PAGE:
...are the ones that make the biggest difference


The shadow

I was at the gym earlier today and while I was working out, I started listening to a lecture by NT Wright given at Open Forum on his recent book Simply Christian. In the opening remarks, Bishop Wright makes a point about the shadow that hangs over our existence. Even when things are working out perfectly, which they often aren't, there is always a shadow hanging over us. Be it death or the inevitable disappointment that things aren't quite as wonderful as they first seemed, there exists a certain hollowness in all of our endeavors that is engendered by the inevitable march of seemingly infinite time. He raises the example of a person who loves music, particularly the works of Bach or Beethoven, who deeply desires the opportunity to study the work of these masters in college. But as these studies unfold, the magic of the music is lost, its engaging mystery fades and the once-ardent passion is blighted, sometimes taking years to regenerate, if ever. I think that accurately describes my own feelings towards nursing at the moment.

With the start of this semester, I am struggling to find the draw that propelled me so forcefully through the previous three. My new job is, I think, one of the reasons for this dwindling motivation. I now work in a surgical-trauma intensive care unit as a student nursing assistant. This job not only pays more, but affords me the opportunity to practice many more hands-on nursing skills. With appropriate supervision, I assess patients, chart their condition, administer medicines, hang IV's and review labs & diagnostic procedures. I get to see the stuff I'm studying first hand. And I'm discovering that this work is very different than what I thought it was. It is quite challenging at times, with some patients requiring constant vigilance and activity to keep them from going bad, but in many situations, the work is actually quite tedious. We administer drugs, we monitor for complications, but their doesn't seem to be many opportunities to develop relationships with the patients or their families. There isn't much of a chance to alleviate fear or to offer support. Part of that, I'm sure, is due to my own lack of knowledge and experience in this setting. I can't tell a family member that things are looking up or that the patient is making improvement because I honestly don't know if they are. I don't know if certain complications are normal or extremely worrisome. I don't know enough to be able to offer an opinion that is worth anything. And while I know intellectually that this will change, that my knowledge and experience will grow and that this will afford me more opportunities to engage the human elements of nursing that I love, that day seems very distant right now. Right now I'm slogging through the entirely mundane elements of school and learning, focusing on the little details of conditions, medicines, charting, etc, that, when added together, make for a strong nurse, but when taken individually, as I am forced to at the moment, are disheartening and dull.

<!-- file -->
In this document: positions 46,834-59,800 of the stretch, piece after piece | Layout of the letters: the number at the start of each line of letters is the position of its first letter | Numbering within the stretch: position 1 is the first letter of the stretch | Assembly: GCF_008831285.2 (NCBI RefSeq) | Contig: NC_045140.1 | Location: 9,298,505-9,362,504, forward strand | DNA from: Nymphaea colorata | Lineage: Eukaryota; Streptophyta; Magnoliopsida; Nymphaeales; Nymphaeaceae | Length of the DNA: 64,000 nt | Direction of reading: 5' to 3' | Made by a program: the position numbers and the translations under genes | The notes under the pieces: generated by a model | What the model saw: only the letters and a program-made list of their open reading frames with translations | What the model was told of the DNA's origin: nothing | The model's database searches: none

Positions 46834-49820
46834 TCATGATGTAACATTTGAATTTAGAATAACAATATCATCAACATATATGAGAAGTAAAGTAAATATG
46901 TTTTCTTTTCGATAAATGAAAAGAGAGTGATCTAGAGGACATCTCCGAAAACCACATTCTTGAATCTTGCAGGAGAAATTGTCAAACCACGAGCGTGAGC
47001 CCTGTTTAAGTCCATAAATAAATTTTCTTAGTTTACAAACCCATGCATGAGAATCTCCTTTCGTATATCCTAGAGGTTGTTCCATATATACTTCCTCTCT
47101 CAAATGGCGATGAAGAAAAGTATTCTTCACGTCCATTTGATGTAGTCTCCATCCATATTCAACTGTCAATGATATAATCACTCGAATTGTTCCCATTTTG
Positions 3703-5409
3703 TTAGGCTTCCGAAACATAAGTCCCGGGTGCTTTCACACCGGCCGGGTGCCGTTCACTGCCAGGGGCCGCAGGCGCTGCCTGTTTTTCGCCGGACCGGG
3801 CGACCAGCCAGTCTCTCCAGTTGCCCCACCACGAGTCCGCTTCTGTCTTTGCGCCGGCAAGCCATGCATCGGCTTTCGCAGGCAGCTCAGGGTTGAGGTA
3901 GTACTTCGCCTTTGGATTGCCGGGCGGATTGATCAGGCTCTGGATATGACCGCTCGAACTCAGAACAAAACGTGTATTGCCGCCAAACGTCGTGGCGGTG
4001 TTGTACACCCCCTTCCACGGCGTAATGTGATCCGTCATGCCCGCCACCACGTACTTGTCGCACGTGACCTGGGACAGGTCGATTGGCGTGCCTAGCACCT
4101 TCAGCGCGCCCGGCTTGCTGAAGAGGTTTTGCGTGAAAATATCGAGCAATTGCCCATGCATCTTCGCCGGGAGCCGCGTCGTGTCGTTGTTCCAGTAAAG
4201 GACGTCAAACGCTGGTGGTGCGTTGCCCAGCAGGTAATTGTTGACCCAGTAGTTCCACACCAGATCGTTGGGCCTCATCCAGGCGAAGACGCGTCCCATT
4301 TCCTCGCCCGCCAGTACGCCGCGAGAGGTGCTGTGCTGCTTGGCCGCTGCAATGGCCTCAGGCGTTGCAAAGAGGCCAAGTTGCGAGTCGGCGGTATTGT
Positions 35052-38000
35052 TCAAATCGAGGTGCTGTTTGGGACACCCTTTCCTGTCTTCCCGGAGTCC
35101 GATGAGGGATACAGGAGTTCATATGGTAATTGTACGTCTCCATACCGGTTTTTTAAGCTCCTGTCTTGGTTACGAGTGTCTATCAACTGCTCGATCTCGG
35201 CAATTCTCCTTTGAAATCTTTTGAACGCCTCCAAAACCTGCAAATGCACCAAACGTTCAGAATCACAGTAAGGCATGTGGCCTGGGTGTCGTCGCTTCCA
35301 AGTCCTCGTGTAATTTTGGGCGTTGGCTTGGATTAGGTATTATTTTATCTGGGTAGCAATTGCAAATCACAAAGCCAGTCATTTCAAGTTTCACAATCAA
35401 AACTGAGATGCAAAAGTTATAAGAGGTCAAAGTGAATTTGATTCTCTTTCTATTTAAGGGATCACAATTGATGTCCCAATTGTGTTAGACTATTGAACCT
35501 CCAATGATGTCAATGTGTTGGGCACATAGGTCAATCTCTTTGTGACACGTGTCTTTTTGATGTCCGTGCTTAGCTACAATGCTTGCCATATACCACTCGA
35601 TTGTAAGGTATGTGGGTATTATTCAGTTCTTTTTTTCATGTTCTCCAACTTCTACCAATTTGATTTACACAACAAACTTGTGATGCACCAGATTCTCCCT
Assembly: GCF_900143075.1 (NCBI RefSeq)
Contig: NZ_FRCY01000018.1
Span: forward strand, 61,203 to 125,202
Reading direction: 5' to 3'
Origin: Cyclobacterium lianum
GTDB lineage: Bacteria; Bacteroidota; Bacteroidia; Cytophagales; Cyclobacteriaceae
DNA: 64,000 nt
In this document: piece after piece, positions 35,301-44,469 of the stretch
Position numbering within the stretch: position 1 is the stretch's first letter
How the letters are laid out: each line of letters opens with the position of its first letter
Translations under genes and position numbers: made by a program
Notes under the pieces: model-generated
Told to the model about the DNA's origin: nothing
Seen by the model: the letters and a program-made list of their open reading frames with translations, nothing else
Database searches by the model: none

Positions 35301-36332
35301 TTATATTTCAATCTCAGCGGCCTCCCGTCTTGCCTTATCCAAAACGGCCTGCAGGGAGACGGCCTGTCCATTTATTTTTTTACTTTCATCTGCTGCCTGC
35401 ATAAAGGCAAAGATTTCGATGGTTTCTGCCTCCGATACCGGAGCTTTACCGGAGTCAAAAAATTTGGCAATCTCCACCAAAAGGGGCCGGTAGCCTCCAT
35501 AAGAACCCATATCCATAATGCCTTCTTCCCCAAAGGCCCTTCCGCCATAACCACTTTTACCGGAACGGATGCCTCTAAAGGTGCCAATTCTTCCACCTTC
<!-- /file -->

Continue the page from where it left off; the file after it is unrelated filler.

In a way, I know this is good. I am learning more about myself, more about what kind of nurse I want to be and what setting I will thrive in. But right now, looking at the calendar of 3 more semesters of long, hard work, it is a heavy weight.

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